Life in prehistoric oceans could be pretty terrifying. Take for instance the predatory jumbo shrimp that roamed the oceans 480 million years ago.
But a newly discovered species of the giant arthropods is more of a gentle giant. Aegirocassis benmoulae, identified from fossils found in Morocco, was a 6-foot-long filter feeder that supported its massive heft by skimming the oceans for plankton. That makes it one of the biggest arthropods ever found, and also the first-ever giant filter-feeder.
The world mourned the recent death of Star Trek icon Leonard Nimoy, who had revealed in 2014 that he was suffering from chronic obstructive pulmonary disease (COPD). The disease, a persistent inflammation of the lungs’ airways, is most often caused by smoking; Nimoy had quit decades prior to his diagnosis. There’s no existing treatment for the disease, and it’s the third leading killer in the U.S.
But this week scientists announced they’d found a drug that successfully treats COPD in mice. The drug, when inhaled, could be a way to reverse the inflammation that leaves COPD sufferers struggling to breathe. Read More
Outdoor weddings are inherently unpredictable. But now even weather can be pre-arranged, for a price.
London luxury travel company Oliver’s Travels is guaranteeing couples a sunny day for their nuptials courtesy of their Cloud Bursting service. The company will “pop” clouds prior to your big day through a process more commonly known as cloud seeding. The service, which costs about $150,000 and is currently only offered in France, promises to clear up cloudy skies with a little help from atmospheric science.
Anyone with an older brother or sister knows that clothes “shopping” often meant begrudgingly sifting through hand-me-downs rather than perusing the latest fashions at the mall.
But for hermit crabs, the hand-me-down system isn’t second-best, it’s a matter of life and death. And as a new clip from the BBC show Life Story shows, the swapping process is remarkably orderly. Read More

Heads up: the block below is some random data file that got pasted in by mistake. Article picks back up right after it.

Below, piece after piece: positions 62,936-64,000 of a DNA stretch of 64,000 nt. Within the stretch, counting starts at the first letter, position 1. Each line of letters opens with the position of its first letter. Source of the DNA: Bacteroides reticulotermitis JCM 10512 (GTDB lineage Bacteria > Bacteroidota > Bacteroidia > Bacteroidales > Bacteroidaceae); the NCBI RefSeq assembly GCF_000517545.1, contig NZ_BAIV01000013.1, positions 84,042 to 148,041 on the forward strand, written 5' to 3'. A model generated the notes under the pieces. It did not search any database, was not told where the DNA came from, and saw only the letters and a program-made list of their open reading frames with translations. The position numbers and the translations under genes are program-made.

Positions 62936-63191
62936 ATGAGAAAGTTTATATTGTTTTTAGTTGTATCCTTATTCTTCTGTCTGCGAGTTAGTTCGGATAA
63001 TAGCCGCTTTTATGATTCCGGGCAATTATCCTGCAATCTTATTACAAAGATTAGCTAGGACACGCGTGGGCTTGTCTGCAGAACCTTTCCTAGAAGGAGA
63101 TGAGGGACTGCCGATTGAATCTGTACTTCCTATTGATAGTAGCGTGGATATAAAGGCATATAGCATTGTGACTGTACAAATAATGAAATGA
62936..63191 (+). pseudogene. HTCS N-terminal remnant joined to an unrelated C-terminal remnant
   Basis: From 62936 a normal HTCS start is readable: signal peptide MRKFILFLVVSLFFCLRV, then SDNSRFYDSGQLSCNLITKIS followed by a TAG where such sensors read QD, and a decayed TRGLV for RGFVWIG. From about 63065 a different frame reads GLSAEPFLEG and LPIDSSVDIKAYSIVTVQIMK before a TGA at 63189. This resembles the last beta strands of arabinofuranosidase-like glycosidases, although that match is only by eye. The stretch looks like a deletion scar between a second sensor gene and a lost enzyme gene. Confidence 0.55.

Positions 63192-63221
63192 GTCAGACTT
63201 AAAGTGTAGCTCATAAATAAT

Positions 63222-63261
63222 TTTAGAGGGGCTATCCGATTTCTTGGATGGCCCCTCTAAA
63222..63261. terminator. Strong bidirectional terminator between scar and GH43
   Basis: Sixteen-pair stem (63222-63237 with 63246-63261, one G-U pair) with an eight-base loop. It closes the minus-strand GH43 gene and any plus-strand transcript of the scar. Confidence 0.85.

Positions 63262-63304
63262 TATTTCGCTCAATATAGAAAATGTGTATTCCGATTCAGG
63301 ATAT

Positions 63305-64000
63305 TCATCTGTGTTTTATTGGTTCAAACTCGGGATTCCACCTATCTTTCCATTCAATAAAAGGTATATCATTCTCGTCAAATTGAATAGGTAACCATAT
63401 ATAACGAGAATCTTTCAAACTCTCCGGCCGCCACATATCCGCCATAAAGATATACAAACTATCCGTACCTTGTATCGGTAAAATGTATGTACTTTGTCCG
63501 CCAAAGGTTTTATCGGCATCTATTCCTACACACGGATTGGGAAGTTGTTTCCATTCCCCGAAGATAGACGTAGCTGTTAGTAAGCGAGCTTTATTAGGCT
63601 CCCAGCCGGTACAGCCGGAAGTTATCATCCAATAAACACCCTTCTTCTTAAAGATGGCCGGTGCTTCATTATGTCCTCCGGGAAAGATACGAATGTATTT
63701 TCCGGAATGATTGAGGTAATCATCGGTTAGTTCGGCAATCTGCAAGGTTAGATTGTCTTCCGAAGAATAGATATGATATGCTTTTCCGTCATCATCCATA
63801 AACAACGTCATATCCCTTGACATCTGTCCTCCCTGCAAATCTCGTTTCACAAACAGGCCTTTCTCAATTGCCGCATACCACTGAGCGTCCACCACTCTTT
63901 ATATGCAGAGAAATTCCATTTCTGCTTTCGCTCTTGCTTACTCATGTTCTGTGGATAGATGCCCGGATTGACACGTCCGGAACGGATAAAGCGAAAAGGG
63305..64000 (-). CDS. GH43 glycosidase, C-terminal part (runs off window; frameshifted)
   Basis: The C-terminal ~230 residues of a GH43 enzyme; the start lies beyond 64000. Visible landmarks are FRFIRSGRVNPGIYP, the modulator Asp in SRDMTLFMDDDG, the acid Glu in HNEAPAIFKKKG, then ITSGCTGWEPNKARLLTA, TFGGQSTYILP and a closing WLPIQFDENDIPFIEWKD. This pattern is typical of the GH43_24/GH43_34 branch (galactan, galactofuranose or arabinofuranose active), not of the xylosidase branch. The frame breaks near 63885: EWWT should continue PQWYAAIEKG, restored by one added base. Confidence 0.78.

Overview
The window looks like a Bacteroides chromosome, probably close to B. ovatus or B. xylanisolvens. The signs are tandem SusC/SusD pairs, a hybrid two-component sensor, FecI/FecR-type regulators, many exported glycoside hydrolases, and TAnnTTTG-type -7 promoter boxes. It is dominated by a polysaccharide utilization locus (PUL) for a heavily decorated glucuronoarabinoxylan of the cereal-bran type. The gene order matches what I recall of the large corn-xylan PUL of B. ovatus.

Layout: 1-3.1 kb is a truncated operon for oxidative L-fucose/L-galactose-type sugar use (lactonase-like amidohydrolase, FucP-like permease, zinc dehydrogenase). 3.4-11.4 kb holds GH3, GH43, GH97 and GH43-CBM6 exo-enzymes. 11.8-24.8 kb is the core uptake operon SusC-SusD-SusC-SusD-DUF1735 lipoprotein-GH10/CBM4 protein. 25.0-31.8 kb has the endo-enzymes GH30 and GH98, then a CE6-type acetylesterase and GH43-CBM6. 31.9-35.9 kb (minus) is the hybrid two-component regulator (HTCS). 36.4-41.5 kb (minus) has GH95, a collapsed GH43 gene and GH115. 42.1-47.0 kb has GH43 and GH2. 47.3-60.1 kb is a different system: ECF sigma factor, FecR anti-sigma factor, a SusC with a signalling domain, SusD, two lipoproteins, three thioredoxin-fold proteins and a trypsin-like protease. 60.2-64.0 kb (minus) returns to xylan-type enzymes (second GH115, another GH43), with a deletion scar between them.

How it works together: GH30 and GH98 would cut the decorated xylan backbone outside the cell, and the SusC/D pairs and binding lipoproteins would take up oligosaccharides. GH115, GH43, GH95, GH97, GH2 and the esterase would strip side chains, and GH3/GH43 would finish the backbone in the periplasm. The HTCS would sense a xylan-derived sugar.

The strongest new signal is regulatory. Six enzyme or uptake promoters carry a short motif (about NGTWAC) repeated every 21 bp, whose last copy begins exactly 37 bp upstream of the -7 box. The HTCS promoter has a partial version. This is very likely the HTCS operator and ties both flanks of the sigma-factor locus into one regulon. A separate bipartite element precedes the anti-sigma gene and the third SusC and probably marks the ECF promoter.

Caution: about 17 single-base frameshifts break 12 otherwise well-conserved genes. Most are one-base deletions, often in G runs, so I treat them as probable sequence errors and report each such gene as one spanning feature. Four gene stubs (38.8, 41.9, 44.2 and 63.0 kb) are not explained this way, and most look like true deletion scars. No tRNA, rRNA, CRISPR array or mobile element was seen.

Today, dwarf planet Ceres became the first such planet to have company over. The visitor is NASA’s Dawn spacecraft, which reached its final destination — an orbit around this 590-mile-wide ball of ice and rock — after more than seven years in space.
And now that Dawn is finally all up on this space rock, astronomers can take sharp snapshots of its surface and learn about what makes Ceres Ceres, which they’ll do for the next 16 months. In the process, they will investigate why some planet-like objects didn’t quite grow into planets (sorry, Pluto — we’re looking at you), what the solar system was like billions of years ago, and what that tells us about Earth today.
Praying mantises, with their twiggy limbs and long bodies, lack the look of agility, but we all know looks are often deceiving.
These lanky insects, as wingless juveniles, leap from twig to twig faster than the blink of a human eye, and they stick their landing with the precision and grace of Olympic gymnast Nadia Comaneci. Researchers, intrigued by mantises’ aerial mastery, filmed hundreds of leaps by these insects and discovered the secret behind their athleticism, and it’s far from simple. Read More
Shaking a person’s hand is so routine it seems meaningless. But as it turns out, this gesture could be more than a social courtesy: it could be humans’ way of coming into contact with another person’s smells.
Just about every mammal sniffs newcomers to find out who they are and where they’ve been – but for humans, an introductory sniff is clearly taboo. And yet, as a team led by Noam Sobel, Chair of Neurobiology at the Weizmann Institute of Science in Israel has just found, we may sniff out newcomers too – except that we do it on the down-low, by checking out the scents left behind by a handshake.
They are a ubiquitous childhood toy: alphabet fridge magnets. You may remember some from your own childhood, though they probably weren’t your most beloved of games.
But for some people, especially those growing up in the late 70s or 80s, one particular set left a deep impression — it forever changed the colors they associate with letters. That’s the conclusion of a new study on synesthesia, a condition where sensory stimuli overlap.
The study finds that more than 6 percent of American synesthetes have color associations that match a particular Fisher-Price fridge magnet set. And that finding will force scientists to rethink how synesthesia works. Read More
The skinny jeans, the progressive politics, the Instagram photos: Hipsters, like goths and punk rockers before them, have become a cliché. And we’ve all become more like them as well.
Now math has shown the reason why. A new mathematical model shows that our collective strivings for individuality end up accomplishing the opposite, even if we’re aiming toward different points of “weird.”
It’s just math, says, Paul Smaldino in a paper just published in the journal Royal Society Open Science. Smaldino created a model of how human behavior adds up into collective conformity, precisely because we want to be individuals. Yet the takeaways contain a morsel of hope for how radical individuals can still change the broader society.